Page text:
By Adam Ray Palmer
Today’s review is a throwback to the Venice Film Festival. I saw this animated feature for the first time back in September.
I knew very little about Anomalisa before it was screened yet there was a definite buzz around the Venice circuit. It was the last ‘big’ film to be showcased at prime time 9am in early September and many journalists hung around to catch it.
Anomalisa isn’t your usual animation and it will definitely live long in the memory of the audiences – for one reason or certainly another…
Anomalisa stars the brilliant David Thewlis as Michael Stone who is crippled by the mundanity of his life. He then begins to experience something out of the ordinary. Jennifer Jason Leigh plays the love interest, Lisa, to Thewlis’ Michael.
Anomalisa begins with the standard business trip a company employee makes from time to time. Michael Stone flies into Cincinnati ready to deliver a motivational speech the next morning. Michael just wants to relax for the evening but the annoyances of life keep cropping up until the anomaly that is Lisa arrives in his life - this is where the film becomes compelling viewing.
Duke Johnson and Charlie Kaufman have written and directed an absolute gem here. It is such a simple, linear narrative that asks thought-provoking questions to make you evaluate your own life’s decisions. It’s so engaging and complex but Kaufman’s script never lets on. You’re submersed into this intricate plot without even knowing it.
David Thewlis is a diamond in his role. He has to convey everyday, unoriginal life with nothing but his voice. He makes his puppet doll so believable and relatable. Tom Noonan voices all the other characters that pop up in the film with the same monotone voice until Jennifer’s Lisa arrives on the scene. Jennifer and her leading lady role is a match made in heaven as she is just simply addictive. The audience completely attach themselves with Michael and Lisa’s brooding romance and we feel we are living their lives for the entire ninety minutes we’re in the theatre.
I cannot speak highly enough of this film. One for the awkward comedy lovers – there is a puppet love scene that will make you wince even more than you ever did at Team America. I can hear you all now… believe me it is golden.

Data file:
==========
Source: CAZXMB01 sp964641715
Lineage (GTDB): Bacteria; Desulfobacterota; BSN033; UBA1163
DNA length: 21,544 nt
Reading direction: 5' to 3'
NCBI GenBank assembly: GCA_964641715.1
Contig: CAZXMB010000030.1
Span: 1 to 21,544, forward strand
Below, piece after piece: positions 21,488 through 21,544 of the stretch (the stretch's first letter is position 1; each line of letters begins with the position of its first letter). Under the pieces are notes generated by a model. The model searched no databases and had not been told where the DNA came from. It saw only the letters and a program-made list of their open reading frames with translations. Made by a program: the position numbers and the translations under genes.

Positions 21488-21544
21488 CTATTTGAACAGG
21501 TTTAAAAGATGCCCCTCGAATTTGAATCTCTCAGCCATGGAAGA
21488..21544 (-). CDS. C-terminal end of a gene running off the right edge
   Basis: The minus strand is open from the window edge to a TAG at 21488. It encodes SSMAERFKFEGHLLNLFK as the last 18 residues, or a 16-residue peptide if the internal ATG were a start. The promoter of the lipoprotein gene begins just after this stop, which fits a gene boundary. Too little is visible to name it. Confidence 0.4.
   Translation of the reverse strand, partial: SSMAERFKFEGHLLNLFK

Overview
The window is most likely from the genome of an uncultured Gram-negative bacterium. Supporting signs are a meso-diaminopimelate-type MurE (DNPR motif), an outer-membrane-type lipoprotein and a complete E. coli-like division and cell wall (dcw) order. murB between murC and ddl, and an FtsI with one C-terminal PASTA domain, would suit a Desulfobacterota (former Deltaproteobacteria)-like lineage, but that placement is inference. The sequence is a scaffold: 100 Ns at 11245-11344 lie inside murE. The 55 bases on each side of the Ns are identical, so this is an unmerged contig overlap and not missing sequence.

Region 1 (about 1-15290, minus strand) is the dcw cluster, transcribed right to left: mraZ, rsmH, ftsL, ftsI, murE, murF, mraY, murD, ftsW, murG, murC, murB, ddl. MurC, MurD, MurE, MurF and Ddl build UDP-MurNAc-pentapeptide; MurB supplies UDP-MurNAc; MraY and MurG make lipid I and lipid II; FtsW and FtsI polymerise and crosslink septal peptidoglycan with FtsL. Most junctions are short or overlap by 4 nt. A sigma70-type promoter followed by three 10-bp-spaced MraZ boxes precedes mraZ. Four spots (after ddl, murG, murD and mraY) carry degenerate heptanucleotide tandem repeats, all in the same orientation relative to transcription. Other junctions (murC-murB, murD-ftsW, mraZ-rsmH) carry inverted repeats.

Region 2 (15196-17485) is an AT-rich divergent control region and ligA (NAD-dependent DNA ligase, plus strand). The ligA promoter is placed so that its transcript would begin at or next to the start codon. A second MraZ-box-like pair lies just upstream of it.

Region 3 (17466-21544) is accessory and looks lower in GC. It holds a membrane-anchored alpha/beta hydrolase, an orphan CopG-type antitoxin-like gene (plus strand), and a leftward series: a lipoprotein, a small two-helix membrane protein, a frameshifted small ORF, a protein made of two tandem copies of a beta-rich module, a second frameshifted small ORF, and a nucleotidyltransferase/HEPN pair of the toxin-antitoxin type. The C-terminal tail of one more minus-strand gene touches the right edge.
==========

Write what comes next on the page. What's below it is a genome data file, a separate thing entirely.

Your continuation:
The most admiring characteristic of the film is how Kaufman makes the puppets really emotive and connectable. It is actually frightful how accurate the story-telling is compared to real life. Michael Stone is having some kind of Fregoli delusion throughout, a syndrome which causes the sufferer to believe that different people are in fact a single person. Fregoli is also the name of the hotel Stone checks into and where he has a nightmare which is one of the film’s many highlights.
You’re sucked into this mundane and depressive world and it only lets you go when the credits are revealed. It takes you on this rollercoaster ride of emotions and spits you out like you’re just human number three billion. It hits every life nail on the head – an absolute joy of a film.
The one thing that really sums up Anomalisa at Venice was as the credits rolled up and critics began to leave; a reviewer commented “that is one of the most depressing films I have ever viewed… but I adored it”. For me personally, that opinion is bang on. It depicts life as being so dull and we are all the same person, but in fact - aren’t we lucky to actually live?
Cineroom’s Rating: 5 Stars
Anomalisa is released on 11th March 2016 in selected cinemas worldwide – certificate 15
From Adam Ray Palmer, the Editor-in-Chief.
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